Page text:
Angela Metcalf, left, and Robert Stewart, right, from Toledo, participate in a sewing circle at the Johlin Cabin at Pearson Metropark. Mr. Stewart has sewn for theater productions.
Pearson Metropark North's Johlin Cabin is an authentic home from the 1860s, and programs there strive for historical accuracy, but some activities just can't keep modernity at bay.
Sewing is one of them. The cabin in Oregon has a small but dedicated sewing circle that met Sunday to stitch and iron period clothing, and the members cheated a little.
"We don't do the sewing circle very accurately," acknowledged Angela Metcalf, program production specialist with the Toledo Area Metroparks. "We use sewing machines."
The volunteer sewers had a lot of brand new fabric they had to prepare to be made into dresses such as the 1862 pink homestead dress in the Metroparks' collection. It falls down below the ankles, Ms. Metcalf explained, because in those days, "you have to cover your ankles," she explained. "It is inappropriate to show your ankles."
The sewers had a newcomer who was a little unusual in being a man. Men had shown up before, but they couldn't sew, and after they were put to work doing other things, they never returned.
Ginny Giuetter of Oregon mends the seam of a historical dress while participating in a sewing circle at the Johlin Cabin at Pearson Metropark.
But Robert Stewart not only sewed, he did it very well, and with his own Brother sewing machine, which he obligingly brought with him.
He sewed for a living, he explained, working out of his Toledo home, and specialized in Renaissance costumes that were used in stage performances and festivals, including the Michigan Renaissance Festival, in Holly, held over several weekends each year. He also did ordinary tailoring, he said.
With a practiced hand, he plugged in his machine and sewed a ruffle on a heavy cotton petticoat. How does this compare to putting together doublets?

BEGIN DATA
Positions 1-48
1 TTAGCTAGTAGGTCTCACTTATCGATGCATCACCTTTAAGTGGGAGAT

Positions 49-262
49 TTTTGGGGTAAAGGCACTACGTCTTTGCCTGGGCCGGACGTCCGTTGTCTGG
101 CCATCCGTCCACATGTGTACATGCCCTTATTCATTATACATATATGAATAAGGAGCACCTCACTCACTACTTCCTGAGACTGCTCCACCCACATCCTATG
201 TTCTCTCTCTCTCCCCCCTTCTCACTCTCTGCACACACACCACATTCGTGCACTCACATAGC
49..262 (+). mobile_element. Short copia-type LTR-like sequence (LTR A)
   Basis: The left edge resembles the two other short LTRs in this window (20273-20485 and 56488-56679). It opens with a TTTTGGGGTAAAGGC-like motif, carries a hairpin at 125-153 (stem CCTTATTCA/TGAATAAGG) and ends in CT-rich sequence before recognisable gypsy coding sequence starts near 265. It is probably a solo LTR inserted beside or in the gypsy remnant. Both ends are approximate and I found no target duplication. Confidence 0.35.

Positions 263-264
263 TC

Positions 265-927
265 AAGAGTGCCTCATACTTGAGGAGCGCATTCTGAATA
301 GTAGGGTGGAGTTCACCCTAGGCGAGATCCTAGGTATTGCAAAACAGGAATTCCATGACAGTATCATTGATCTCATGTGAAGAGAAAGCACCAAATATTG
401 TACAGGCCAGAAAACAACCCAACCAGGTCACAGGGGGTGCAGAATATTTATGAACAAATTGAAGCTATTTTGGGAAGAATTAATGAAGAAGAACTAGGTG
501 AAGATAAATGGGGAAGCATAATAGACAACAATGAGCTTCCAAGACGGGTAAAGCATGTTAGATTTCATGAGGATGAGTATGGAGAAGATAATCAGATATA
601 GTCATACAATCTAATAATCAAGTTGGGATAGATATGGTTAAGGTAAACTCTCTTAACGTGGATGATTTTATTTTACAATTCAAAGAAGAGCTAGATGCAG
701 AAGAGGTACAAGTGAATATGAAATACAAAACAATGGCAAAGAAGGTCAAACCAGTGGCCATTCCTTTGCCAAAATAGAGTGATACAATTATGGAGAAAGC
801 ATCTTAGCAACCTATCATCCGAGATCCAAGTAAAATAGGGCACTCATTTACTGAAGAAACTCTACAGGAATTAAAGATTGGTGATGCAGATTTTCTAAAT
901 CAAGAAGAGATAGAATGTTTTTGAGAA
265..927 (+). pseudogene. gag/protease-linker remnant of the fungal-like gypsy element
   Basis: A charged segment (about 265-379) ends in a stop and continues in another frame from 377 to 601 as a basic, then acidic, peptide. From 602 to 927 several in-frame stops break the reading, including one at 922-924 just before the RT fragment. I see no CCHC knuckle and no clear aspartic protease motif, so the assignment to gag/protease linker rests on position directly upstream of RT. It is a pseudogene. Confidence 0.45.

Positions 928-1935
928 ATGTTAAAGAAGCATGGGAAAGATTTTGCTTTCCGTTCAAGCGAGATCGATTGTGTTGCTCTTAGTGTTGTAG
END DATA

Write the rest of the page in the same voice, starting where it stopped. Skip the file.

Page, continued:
"It's pretty much the same," he said.
Janet Trease also made the drive from Toledo to put her sewing skills to work. She learned of the sewing circle, which meets monthly in spring and fall, at a pancake breakfast at Wildwood Preserve Metropark.
"I told myself I do a lot of sewing and this is something I should volunteer for," she said.
The 20-by-26 foot Johlin Cabin, dating to 1867, was was built by German immigrants Anna and George Johlin, and was donated to the Metroparks by their great grandson, Frederick Johlin, of Woodville.
The two-story structure, with its original hand-hewn timber frame, was moved from its original location on Corduroy Road. It was the centerpiece of Pearson's $5 million, 2009 northward expansion, and is the site for a variety of programs such as the upcoming Food for Thought on Nov. 9 that will introduce children to the way food was harvested and preserved for winter in the 19th century.
Another sewing volunteer, Jeannette Beeler, lives on Seaman Road across the street from the Johlin Cabin in a farmhouse that she said is even older. Another concession to modernity, she explained, is the cabin's geothermal heating and cooling system, which does a good job of keeping the place comfortable.
"People can be funny," she said. "They come inside on a hot summer day and say 'Oh, these log cabins are so cool. No wonder they built them.' "